This question is usually asked by the clinical research team to patients at Instituto Mário Penna who can join clinical trials. But before hearing the answer, some explanations are essential.
A research volunteer, also known as a research participant, is a person who agrees to use a new drug that is in the testing phase and that may be beneficial for the treatment of cancer. The identification of potential volunteers is carried out by the team of oncologists who indicate those who can participate in the studies. For this invitation it is necessary to check three fundamental points:
1 – Does the test treatment provide more benefit than the standard treatment? In some situations, clinical studies offer medications that are not available in the SUS or in the health insurance, and that already show promising results compared to therapies used in routine, and that can increase lifespan or cause fewer side effects. In other situations, the patient has already gone through a long path of treatments and the therapy options have already been exhausted, leaving the oncologist to repeat a treatment that has already been done before. With clinical research it is possible to enable a new line of treatment.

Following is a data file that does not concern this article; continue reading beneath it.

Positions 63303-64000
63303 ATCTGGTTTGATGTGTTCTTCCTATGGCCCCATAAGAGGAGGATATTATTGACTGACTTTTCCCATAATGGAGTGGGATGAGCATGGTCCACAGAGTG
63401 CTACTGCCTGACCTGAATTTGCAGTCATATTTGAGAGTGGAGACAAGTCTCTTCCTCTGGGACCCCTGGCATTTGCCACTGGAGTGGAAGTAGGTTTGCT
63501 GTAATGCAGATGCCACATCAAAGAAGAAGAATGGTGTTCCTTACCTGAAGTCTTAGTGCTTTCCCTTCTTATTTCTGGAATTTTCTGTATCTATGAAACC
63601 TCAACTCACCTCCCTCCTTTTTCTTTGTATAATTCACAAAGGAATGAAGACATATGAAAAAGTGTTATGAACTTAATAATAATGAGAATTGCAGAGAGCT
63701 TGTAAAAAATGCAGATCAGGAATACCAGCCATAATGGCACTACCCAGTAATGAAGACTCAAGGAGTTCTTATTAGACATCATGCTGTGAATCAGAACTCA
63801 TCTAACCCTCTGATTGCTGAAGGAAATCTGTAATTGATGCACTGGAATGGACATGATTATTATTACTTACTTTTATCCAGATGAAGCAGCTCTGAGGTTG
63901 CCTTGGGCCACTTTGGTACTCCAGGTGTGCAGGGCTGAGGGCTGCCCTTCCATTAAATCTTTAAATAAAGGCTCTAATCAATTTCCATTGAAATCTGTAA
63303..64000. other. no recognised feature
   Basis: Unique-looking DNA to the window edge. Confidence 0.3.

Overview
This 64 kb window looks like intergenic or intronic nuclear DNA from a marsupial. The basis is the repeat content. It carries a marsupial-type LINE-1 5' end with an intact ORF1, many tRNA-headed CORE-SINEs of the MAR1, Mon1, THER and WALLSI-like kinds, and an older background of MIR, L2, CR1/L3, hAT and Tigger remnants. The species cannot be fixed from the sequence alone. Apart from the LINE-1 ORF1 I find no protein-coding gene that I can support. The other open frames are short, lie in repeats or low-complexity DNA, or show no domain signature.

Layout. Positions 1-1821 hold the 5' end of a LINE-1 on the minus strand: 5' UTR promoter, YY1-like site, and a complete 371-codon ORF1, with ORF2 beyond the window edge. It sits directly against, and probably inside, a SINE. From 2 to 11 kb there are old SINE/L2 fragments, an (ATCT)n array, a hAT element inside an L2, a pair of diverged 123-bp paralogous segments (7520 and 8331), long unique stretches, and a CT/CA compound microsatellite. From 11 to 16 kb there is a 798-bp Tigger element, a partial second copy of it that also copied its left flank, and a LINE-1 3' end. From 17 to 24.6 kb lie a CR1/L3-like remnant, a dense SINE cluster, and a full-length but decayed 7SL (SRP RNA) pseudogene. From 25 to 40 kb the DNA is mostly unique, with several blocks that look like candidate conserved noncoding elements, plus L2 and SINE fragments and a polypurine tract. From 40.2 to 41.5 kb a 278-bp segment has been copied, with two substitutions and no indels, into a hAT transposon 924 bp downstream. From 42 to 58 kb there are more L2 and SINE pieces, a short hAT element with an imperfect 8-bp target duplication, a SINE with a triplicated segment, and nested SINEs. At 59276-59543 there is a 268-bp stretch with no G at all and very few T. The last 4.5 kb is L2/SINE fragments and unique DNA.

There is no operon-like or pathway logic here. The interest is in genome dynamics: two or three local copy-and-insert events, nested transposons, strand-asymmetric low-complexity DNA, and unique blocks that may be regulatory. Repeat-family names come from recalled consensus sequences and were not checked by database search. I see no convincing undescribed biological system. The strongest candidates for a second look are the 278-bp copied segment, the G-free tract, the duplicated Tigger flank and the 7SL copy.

2 – What happens when I participate in the clinical trial? The clinical study does not start before the patient is informed about the risks, benefits, follow-up tests, medications used, side effects, treatment time, consultations and all other information necessary to guarantee their right to make a decision. After clarification, a document called the Informed Consent Term (FICF) is signed by the patient and the physician responsible for the guidelines given. The term contains all the information discussed and the contacts of those responsible for the clinical protocol.
3 – Does the patient meet the study’s safety criteria? Before the clinical study arrives at Instituto Mário Penna, other analyzes are carried out regarding the drug, making it possible to know the main side effects it can cause, thus excluding patients who may have any risk factors for taking the medication. Several tests are performed between signing the consent form and before administering the first dose of medication, with the aim of getting to know the patient.
Cíntia Lima, Clinical Research Coordinator Nurse, emphasizes that a patient who is well informed about the possibilities of treatment in oncology will certainly have no difficulty in answering the question in the title of this text. She also reinforces that the mission of the clinical research team is to offer the best treatment to patients and ensure that their wishes are respected.
*Text written by Cíntia Lima, Enf. Clinical Research Coordinator